Subject: Re: Ransom GPL Licensing: ethically and legally viable?
From: "Karsten M. Self" <>
Date: Fri, 21 Feb 2003 22:47:42 +0000

on Fri, Feb 21, 2003 at 12:30:47PM +0900, Stephen J. Turnbull ( wrote:
> >>>>> "kms" == Karsten M Self <> writes:
>     kms> Let's pass an Act of $NATIONA_LEGISLATURE to ensure the
>     kms> continued survival of the buggy whip industry while we're at
>     kms> it, no?
> ?No!  Either software is different from buggy whips in _exactly_ the
> ways that make your analogy nonsense, or free software is a bad trip
> and we all need to go cold turkey.

Consider "buggy whips" to refer to any invalidated business model.  The
product need not be tangible -- there are service and IP models which
come to mind as well.

I'll expand on this further later when I have the time.

> I agree with you that "independent FSBs" are not obviously necessary
> to promote free software, 

That's the broader point.

> but let's not pull in invalid red herrings.  The arguments for
> treating free software as a pure public good are reasonably strong, in
> which case some form of public support may be indicated.  (Pace, Russ;
> it's an argument intended to appeal to Karsten, not to you. ;-)

It need not be a public good either, though I'd agree there's a strong
case for this.

More interesting would be to consider what the *existing* ISV
marketplace is.  By Microsoft's own count, there are some 150k ISVs.  A
business survey of the top 500 firms in a sector encompassing ISVs (I'm
being vague because I don't recall the particulars -- it may have been
tech firms, IT firms, firms-with-significant-software-revenues, along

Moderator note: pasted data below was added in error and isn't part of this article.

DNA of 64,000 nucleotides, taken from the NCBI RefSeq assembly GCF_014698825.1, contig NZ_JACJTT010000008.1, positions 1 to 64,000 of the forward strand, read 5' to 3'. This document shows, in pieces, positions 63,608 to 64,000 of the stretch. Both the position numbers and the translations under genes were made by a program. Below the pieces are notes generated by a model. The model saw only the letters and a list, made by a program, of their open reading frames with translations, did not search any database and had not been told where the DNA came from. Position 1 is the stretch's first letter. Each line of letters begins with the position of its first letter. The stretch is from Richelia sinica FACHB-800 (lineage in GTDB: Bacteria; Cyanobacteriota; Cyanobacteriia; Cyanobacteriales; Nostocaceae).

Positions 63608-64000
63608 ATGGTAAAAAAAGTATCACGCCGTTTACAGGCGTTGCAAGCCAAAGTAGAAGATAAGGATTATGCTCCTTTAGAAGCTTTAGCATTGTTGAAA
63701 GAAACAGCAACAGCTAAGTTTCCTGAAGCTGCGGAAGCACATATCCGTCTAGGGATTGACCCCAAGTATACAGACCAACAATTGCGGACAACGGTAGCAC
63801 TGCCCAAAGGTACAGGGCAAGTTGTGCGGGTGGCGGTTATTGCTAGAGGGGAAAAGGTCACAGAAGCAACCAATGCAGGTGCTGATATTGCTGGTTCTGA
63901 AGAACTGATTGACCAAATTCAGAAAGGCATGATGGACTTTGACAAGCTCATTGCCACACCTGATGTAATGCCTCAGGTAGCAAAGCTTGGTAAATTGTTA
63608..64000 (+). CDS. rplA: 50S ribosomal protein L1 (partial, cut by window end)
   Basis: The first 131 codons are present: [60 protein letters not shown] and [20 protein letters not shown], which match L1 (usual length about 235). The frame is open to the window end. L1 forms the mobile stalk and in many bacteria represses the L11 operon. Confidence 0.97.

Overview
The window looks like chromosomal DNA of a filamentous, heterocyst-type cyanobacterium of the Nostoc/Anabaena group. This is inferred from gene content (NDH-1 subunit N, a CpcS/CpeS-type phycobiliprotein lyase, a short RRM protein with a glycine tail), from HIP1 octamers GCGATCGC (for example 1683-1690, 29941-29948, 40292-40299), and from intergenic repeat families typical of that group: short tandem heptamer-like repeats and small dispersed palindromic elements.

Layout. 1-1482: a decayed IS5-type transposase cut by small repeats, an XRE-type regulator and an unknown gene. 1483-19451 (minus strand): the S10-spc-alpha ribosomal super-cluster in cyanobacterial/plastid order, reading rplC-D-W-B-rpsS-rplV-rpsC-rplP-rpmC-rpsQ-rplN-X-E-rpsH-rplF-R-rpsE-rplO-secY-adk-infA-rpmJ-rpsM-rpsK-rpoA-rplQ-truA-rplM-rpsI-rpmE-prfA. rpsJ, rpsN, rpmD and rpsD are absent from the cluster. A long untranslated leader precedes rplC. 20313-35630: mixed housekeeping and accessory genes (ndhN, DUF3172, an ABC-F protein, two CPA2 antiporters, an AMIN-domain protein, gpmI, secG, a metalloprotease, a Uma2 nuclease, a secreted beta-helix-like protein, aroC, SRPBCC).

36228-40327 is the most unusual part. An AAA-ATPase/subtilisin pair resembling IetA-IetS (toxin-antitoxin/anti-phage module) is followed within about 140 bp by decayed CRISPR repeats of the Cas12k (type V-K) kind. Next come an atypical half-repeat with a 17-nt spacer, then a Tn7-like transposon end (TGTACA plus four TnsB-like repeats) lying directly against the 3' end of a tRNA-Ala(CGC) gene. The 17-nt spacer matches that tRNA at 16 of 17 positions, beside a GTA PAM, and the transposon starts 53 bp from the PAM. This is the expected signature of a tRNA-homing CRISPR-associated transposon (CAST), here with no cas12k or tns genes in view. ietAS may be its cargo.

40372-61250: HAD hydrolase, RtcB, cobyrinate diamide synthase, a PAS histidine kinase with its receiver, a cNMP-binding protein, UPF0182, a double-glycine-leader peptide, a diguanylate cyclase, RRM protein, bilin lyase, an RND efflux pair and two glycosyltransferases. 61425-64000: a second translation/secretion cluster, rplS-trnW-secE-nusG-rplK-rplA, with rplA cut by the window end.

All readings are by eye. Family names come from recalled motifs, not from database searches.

those lines) finds *precisely one* pure-play software company in the top
20.  It's headquartered in Washington state.  The bulk of the *top 100*
firms are service, hardware, consulting, or a mix thereof.

Microsoft has parlayed the pure-play ISV model in a way that very simply
*no other company has been able to, in a sustained fashion*.  It's also
fought, from the February 3, 1976 "letter to hobbyists", fought against
freely distributed software.  It correctly recognizes this as a threat
to its business model.

Might be instructive for those participating in this discussion (and I'm
just barely keeping up with the gush myself) to consider:

  - What *is* a succesful ISV?  What are the characteristics of such a
  - Is Microsoft a typical ISV?  Is its model sustainable?  In what set
    of circumstances?
  - What are the lock-in and/or retention characteristics of successful
    ISVs?  And instructively:  how have failed ISVs missed these

And in the specific case of Microsoft:

  - What is Microsoft's business model?
  - Who are its customers?
  - What is its product?

I'll submit that describing it as a consumer OS and software vendor
would be at the very least incomplete, if not a complete misnomer.

As my buggy-whip post suggests, I feel that the pure-play software model
is very likely outmoded.  I also strongly feel that it never truly
existed, at least not as a long-term sustainable venture.  And it may
very well not be compatible (particularly at the scale we've seen) in a
world in which free software plays a major role.  This is one of several
ways in which free software is a major disruptive technology in the
Christensen sense.  It's what I predicted in a September, 1998 post
pitching my view of the future of free software.  I feel I was close to
the mark then:


> Institute of Policy and Planning Sciences
> University of Tsukuba                    Tennodai 1-1-1 Tsukuba 305-8573 JAPAN
>                Ask not how you can "do" free software business;
>               ask what your business can "do for" free software.

Apt. [1]



1.    Debian pun not intended, but we won't complain.

Karsten M. Self <>
 What Part of "Gestalt" don't you understand?
  While you recently had your problems on the run, they've regrouped and
  are making another attack.